How little do we agree on what consciousness is? Not much. The word itself (in English) has a number of separate meanings: a type of awareness, such as ‘class consciousness’; awareness in an everyday sense, ‘they were consciousness of the fact that the room would be cold’; a personal awareness of the current moment, ‘his consciousness was filled with bright lights and music’; all mental activity that a person is aware of, ‘conscious self’. There are also meanings that result from translations from words in various languages, cultures and religions that might be translated into words like soul, mind, spirit, or a universal connection. The meaning that I want to concentrate on is the personal awareness of the current moment. But there are still many ways to view this particular consciousness – in spite of view points almost all people agree that they experience this idea of consciousness and assume that their consciousness is like that of others. And there is a general idea that the brain in particular is involved. It is at about that point that the agreement stops.
Until recently Descartes’ notion of consciousness was generally accepted: the mind/consciousness/soul was spiritual and the brain was physical so that animals, with only a brain, were automations without consciousness, thought or feeling, while, humans had a soul/consciousness/mind as well as a brain. How this human dualism might actually be possible, was a puzzle that philosophers worked on for several hundred years and some are still engaged in the riddle. Dualism is now almost gone from science – consciousness is something that the physical brain does by physical processes in neuroscience. I say almost gone because it often creeps back under various guises into the scientific literature.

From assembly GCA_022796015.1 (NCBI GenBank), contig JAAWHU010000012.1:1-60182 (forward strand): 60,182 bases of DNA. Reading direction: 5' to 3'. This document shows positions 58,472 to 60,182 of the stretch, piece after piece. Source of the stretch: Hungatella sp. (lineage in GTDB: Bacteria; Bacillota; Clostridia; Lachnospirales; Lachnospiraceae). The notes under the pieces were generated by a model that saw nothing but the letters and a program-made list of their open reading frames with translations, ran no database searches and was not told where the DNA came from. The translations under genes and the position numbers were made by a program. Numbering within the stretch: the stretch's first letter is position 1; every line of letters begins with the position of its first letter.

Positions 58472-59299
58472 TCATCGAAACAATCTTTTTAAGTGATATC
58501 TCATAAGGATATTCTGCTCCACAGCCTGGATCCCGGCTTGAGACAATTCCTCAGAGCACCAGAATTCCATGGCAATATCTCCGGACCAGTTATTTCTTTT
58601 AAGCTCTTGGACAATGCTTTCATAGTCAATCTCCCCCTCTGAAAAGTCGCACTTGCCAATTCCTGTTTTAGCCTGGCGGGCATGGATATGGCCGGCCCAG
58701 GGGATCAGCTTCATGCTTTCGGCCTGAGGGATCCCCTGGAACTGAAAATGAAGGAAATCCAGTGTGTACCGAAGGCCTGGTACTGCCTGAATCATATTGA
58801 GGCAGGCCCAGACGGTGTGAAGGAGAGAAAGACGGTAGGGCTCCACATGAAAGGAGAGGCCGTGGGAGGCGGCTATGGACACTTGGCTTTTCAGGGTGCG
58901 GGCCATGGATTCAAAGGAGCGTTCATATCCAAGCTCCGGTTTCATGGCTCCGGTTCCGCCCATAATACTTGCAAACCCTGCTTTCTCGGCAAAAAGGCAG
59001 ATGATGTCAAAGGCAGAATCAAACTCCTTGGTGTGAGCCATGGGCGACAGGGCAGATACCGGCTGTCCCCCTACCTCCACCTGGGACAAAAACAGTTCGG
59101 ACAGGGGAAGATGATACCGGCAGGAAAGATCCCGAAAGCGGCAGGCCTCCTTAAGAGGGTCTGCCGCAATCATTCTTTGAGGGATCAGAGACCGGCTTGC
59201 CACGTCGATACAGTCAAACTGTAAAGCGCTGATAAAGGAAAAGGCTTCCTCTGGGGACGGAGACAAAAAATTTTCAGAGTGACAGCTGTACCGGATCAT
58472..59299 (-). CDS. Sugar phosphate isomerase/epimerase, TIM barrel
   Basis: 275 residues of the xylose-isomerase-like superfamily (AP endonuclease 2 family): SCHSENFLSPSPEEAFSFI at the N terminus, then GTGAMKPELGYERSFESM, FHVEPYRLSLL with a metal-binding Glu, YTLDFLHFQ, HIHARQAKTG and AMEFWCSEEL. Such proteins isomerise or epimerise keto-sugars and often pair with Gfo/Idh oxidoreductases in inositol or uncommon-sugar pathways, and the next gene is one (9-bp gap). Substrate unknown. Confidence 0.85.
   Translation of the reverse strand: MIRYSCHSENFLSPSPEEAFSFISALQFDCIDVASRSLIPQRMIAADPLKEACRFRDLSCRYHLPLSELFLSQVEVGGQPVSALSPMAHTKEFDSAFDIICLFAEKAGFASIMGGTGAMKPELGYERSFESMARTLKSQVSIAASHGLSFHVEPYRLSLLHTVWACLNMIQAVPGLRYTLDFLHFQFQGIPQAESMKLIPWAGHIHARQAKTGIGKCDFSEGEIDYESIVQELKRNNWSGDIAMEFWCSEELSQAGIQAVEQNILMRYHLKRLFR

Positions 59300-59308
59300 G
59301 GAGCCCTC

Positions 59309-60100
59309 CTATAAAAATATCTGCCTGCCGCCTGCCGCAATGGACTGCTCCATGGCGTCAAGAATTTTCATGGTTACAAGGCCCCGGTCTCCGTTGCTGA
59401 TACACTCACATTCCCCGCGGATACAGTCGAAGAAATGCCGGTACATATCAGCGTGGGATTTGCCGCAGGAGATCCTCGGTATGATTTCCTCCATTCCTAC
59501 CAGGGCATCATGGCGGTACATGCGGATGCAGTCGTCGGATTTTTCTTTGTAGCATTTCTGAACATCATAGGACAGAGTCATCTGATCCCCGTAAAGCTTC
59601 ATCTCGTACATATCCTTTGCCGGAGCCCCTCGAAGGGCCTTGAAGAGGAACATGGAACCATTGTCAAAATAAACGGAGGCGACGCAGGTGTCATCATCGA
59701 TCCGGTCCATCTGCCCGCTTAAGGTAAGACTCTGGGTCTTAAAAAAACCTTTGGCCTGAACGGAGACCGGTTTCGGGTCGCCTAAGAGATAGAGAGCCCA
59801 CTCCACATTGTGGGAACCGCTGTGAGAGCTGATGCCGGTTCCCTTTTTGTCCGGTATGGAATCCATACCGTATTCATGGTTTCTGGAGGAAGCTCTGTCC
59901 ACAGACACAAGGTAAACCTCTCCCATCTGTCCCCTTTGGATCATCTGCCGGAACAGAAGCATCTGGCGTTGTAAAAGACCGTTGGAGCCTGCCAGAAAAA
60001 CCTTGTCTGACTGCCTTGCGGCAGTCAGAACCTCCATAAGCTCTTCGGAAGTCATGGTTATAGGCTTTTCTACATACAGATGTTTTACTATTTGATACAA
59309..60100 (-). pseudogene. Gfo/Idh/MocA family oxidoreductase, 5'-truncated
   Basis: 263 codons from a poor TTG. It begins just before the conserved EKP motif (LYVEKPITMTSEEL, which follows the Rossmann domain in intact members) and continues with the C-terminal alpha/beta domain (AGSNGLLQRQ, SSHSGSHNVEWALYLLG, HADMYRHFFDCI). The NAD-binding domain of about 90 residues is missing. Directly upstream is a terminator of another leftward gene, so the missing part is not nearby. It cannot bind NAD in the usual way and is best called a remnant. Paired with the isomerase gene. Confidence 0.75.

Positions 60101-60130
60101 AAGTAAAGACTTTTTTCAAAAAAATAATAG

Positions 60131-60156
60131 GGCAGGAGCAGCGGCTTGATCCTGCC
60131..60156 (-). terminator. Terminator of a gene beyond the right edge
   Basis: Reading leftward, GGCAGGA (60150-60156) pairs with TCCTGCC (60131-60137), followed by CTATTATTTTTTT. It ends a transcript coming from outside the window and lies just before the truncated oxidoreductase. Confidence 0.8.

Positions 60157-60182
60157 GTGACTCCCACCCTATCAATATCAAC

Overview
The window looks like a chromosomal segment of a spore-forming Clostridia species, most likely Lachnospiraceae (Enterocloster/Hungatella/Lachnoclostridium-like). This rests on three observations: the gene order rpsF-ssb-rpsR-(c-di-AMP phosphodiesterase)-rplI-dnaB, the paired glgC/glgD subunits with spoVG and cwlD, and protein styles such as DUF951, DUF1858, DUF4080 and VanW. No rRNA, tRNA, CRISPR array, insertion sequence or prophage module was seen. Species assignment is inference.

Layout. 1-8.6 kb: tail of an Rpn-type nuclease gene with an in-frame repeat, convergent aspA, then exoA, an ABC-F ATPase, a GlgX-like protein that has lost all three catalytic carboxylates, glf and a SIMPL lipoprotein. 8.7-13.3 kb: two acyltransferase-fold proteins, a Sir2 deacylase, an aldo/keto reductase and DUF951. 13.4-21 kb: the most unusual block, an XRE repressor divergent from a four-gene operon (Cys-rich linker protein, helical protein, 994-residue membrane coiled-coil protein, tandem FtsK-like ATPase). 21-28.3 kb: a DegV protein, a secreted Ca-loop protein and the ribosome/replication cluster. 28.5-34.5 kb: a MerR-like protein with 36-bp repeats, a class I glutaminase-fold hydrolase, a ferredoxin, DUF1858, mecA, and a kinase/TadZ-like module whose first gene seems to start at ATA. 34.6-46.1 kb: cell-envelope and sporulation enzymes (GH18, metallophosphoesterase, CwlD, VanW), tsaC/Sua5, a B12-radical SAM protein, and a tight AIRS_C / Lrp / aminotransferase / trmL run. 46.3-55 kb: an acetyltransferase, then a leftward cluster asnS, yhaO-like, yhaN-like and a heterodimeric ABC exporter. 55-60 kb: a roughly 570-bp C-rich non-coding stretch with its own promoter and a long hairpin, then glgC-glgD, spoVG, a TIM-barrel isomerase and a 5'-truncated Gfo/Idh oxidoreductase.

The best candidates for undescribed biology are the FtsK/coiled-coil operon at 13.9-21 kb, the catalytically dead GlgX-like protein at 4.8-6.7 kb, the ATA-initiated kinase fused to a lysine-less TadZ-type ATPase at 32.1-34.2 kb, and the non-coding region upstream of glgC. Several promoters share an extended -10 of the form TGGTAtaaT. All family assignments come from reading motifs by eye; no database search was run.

Given a physical consciousness, the next fork in the road was an question around mind. Freud had made popular the idea of a brain holding two minds, a conscious mind and an unconscious mind. (This is a simplification of his very elaborate theoretical structure.) These two minds were seen in a sort of opposition, with the conscious mind wearing the ‘white hat’ and the unconscious mind wearing the ‘black’ one. There was little known of neuroscience in Freud’s time and his theories are built with entities that we now think of as features of minds rather than brains. Mind ideas are no longer associated with unconscious processes – simply any activity that does not appear in consciousness is considered part of the unconscious brain and no ‘black hat’ is implied. There is still the question of how much consciousness can be thought of as a conscious mind. But in order to side step this question, it has become more and more common to use the word ‘consciousness’ rather than ‘conscious mind’ and ‘unconscious’ or ‘non-conscious’ rather than ‘unconscious mind’. But when people say something like ‘in my mind’ they tend to mean ‘in my conscious mind’ in the Freudian sense. There is a mental vocabulary as well as a neural vocabulary – but to date there is no one-to-one mapping between mental entities and neural ones. There are two possible structures here: conscious mind can imply everything that is, was ever, or could be experienced consciously, a working mind creating thoughts and willing actions; or, consciousness can imply the mechanism creating and the specific content of a moment of conscious experience or awareness. These are very different pictures. The notion of a conscious mind is what underpins introspection as a method of getting direct knowledge of our thought processes. But it has been shown in many ways that introspection is not reliable. So my interest in consciousness is an interest in the momentary experience of the world and our existence in it – the simple conscious experience. All else is unconscious processing (also interesting but not as consciousness).